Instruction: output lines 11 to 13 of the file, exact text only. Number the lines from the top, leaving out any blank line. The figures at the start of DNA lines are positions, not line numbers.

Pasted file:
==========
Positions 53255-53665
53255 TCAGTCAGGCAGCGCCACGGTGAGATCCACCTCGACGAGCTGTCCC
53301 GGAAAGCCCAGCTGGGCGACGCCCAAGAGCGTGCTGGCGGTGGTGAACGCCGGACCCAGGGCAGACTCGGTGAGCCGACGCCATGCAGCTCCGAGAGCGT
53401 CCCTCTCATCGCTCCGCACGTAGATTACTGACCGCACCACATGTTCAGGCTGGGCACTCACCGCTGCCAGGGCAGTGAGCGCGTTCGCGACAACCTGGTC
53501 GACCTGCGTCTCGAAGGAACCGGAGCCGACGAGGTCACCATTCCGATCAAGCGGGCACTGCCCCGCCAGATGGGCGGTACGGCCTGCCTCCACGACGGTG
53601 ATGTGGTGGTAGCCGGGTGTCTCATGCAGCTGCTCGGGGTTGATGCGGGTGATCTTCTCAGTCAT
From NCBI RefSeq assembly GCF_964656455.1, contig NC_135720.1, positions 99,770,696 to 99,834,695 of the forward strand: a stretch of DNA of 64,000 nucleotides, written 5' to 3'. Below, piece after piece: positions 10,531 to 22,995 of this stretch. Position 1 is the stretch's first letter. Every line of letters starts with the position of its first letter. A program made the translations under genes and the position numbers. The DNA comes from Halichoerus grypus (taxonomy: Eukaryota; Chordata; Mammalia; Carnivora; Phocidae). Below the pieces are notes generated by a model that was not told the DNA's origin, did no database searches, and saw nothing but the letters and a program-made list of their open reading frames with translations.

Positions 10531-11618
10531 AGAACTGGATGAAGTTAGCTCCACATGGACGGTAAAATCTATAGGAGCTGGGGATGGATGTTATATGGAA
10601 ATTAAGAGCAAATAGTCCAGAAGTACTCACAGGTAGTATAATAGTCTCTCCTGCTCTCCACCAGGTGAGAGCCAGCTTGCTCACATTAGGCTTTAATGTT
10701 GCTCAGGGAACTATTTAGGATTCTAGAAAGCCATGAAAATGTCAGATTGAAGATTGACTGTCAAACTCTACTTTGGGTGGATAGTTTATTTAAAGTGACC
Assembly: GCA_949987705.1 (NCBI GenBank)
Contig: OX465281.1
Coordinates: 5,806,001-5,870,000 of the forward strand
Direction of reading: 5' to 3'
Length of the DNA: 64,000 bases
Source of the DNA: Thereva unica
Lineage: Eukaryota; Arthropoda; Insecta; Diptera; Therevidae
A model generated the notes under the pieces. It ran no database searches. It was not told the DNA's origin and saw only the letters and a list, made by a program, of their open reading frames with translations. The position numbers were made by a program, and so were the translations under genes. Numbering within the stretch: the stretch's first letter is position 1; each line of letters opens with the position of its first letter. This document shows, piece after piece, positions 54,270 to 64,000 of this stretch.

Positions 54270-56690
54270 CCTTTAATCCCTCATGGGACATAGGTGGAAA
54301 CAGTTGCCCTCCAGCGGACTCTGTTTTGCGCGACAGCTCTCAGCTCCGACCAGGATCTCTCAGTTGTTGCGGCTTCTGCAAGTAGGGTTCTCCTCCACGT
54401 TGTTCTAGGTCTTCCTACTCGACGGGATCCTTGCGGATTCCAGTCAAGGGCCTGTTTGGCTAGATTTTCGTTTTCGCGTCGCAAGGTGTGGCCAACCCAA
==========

10701 GCTCAGGGAACTATTTAGGATTCTAGAAAGCCATGAAAATGTCAGATTGAAGATTGACTGTCAAACTCTACTTTGGGTGGATAGTTTATTTAAAGTGACC
Assembly: GCA_949987705.1 (NCBI GenBank)
Contig: OX465281.1